A week after Saudi Arabia unveiled plans to build a $500 billion futuristic megacity free from the kingdom’s usual religious restrictions, there’s confusion over what, exactly, will be allowed.
A video presentation last week envisaged men and women working side by side in the new city, women exercising in leotards and people playing musical instruments – activities which have traditionally been forbidden in the rest of the kingdom.
This image of an easy-going lifestyle is aimed at attracting foreign investors but, according to Crown Prince Mohammed bin Salman who is the driving force behind the project, alcohol will be banned.
The official announcement of Neom, as the city will be known, described it has having a different “governmental framework” from other parts of Saudi Arabia – suggesting that sharia-based laws will not apply. In an interview with Bloomberg, Prince Mohammed confirmed that it will have “different rules” but continued:
“We can do 98 percent of the standards applied in similar cities. But there is two percent we can’t do, like for example alcohol.”
One problem with this is that it opens the door for religious elements to demand further restrictions. Conceding that alcohol can be prohibited on religious grounds will make it more difficult to resist banning other things for similar reasons.
Prince Mohammed: alcohol is two minutes away by car
Neom is to be built in the far northwest of Saudi Arabia, adjacent to the Jordanian border and facing Egypt across the Gulf of Aqaba where it will be linked to Egypt with a bridge. According to Prince Mohammed, this offers a neat solution to the alcohol problem (though it raises other questions about drinking and driving):
“A foreigner who desires alcohol can either go to Egypt or Jordan. So Egypt, from Tiran it’s 3.5 kilometers and from Ras Sheikh Hmeid, I think it’s 15 kilometers. If you are on the closest side it’s two minutes by car. If you are on the far side of the city it’s like 20 minutes by car. So I think it will give the foreign investor and the foreign visitor their needs without harming regulations.”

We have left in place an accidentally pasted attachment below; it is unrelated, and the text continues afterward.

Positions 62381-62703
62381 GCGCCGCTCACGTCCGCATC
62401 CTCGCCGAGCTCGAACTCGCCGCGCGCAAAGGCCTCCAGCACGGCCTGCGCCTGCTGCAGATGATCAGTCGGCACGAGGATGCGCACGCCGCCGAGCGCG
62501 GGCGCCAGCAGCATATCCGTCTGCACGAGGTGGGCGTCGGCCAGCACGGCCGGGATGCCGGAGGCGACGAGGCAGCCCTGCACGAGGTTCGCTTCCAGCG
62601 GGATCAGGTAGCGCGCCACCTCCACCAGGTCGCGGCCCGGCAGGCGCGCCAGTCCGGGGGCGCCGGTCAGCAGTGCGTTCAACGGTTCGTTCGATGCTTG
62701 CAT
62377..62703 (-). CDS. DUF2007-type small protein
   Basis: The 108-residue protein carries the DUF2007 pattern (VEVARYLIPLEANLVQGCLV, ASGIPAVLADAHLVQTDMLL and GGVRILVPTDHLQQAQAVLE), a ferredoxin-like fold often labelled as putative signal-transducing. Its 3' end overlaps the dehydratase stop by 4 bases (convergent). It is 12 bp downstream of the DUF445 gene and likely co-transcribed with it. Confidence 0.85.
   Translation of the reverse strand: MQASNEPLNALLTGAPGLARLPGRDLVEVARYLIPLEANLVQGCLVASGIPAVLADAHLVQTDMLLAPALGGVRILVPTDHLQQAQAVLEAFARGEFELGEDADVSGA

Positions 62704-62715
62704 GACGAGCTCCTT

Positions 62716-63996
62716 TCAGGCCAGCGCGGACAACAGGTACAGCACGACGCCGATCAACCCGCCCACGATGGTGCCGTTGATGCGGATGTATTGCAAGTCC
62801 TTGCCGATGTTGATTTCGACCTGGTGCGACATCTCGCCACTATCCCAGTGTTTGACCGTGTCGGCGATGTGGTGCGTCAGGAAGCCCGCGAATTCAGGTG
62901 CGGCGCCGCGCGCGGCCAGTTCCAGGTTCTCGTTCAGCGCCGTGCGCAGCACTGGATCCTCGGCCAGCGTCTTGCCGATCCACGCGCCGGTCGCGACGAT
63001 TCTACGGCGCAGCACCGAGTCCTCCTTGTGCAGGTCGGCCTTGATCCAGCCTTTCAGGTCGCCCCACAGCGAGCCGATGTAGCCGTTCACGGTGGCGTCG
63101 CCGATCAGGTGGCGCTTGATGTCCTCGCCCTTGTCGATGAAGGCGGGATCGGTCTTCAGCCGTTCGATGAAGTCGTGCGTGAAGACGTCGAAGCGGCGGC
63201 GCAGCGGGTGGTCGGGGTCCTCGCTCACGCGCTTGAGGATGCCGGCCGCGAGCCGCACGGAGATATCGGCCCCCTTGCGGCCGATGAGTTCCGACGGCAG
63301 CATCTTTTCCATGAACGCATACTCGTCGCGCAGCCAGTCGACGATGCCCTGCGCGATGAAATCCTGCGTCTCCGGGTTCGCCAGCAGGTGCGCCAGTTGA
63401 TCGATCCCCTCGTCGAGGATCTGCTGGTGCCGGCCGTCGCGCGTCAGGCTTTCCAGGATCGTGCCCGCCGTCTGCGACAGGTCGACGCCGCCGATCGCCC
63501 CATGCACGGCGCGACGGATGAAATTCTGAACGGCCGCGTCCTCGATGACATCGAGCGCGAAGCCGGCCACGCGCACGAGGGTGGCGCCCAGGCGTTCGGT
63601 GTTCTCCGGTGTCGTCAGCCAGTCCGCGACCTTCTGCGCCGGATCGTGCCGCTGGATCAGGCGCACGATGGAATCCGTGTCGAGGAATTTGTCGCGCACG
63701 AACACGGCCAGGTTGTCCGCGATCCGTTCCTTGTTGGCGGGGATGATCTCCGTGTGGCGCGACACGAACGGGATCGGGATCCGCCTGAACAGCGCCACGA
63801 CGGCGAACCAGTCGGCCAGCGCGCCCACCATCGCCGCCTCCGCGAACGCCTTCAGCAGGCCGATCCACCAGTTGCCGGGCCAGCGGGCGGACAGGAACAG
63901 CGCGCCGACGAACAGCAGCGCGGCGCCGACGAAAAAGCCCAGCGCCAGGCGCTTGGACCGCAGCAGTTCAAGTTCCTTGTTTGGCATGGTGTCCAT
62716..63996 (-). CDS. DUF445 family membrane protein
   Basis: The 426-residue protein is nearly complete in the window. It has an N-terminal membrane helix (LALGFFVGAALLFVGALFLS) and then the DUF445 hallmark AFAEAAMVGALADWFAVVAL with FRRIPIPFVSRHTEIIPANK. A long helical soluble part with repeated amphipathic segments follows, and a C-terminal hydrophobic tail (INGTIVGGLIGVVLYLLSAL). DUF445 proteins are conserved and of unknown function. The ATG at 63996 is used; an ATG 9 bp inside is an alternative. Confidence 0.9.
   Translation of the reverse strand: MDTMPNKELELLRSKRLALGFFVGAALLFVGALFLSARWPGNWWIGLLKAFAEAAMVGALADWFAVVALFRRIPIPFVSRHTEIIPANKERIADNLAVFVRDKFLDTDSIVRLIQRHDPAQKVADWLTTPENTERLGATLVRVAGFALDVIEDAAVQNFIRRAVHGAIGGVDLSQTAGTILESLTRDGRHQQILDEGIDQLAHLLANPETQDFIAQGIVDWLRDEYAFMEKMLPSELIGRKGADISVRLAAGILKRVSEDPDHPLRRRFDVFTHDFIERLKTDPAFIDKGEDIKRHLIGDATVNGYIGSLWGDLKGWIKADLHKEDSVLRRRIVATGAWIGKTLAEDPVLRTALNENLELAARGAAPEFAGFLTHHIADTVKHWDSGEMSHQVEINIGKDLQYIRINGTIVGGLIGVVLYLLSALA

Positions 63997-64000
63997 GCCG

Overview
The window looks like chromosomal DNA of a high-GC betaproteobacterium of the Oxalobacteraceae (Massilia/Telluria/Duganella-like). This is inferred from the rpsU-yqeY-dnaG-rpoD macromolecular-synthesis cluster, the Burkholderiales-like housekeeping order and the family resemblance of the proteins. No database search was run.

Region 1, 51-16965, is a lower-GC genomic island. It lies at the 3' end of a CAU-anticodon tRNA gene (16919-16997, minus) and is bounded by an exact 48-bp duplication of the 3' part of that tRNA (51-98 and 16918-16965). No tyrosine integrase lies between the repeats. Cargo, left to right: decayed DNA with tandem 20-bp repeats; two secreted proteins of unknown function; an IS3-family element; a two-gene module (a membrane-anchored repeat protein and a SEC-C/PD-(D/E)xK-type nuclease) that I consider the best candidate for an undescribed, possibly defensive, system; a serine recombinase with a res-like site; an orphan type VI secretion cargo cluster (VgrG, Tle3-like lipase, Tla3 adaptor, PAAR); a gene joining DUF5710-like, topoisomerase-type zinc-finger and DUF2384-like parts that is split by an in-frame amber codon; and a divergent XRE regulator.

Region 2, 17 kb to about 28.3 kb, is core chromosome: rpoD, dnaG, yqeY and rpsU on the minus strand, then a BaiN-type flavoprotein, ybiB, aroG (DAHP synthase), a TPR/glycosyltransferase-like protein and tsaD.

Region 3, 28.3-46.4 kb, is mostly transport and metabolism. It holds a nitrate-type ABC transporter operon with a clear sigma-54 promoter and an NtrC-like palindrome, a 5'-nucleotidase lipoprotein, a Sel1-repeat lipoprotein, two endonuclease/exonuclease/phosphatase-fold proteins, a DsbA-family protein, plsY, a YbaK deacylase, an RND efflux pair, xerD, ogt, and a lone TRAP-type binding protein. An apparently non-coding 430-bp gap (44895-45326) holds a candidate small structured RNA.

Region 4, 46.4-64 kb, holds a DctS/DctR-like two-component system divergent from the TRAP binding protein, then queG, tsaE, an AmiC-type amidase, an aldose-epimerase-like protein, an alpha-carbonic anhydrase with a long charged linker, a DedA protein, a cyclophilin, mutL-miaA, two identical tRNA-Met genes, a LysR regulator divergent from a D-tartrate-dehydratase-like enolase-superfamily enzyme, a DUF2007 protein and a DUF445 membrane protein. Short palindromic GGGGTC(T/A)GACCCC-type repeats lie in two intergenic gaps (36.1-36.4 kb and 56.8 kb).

When completed, Neom will allegedly be three times the size of New York and the plans say it will stretch across the border into Jordanian and Egyptian territory (though they also say it will be under Saudi sovereignty). There is no official word about how far it will extend into either country, though Jordanian media have reported that it will include the Red Sea resort of Aqaba.
It is unclear from this whether the alcohol ban will apply to the whole of Neom or just the parts of it that are on Saudi territory. If it’s the latter, there will presumably have to be checkpoints inside Neom to ensure that alcohol doesn’t cross over into the Saudi sector.
Alcohol is legally available in both Egypt and Jordan, so applying a ban across the whole of Neom would mean persuading them to change the law in the relevant parts of their countries.
A similar question arises over non-Muslim religions: will there be churches in Neom, or not? Islam is the only religion allowed in Saudi Arabia but Egypt and Jordan both have Christian minorities and churches are permitted.
In his interview with Bloomberg, Prince Mohammed explained that the name “Neom” was created by taking the first letter of mustaqbal (Arabic for “future”) and prefixing it with “neo”, which he wrongly described as the Latin word for “new”. Actually, it’s Greek.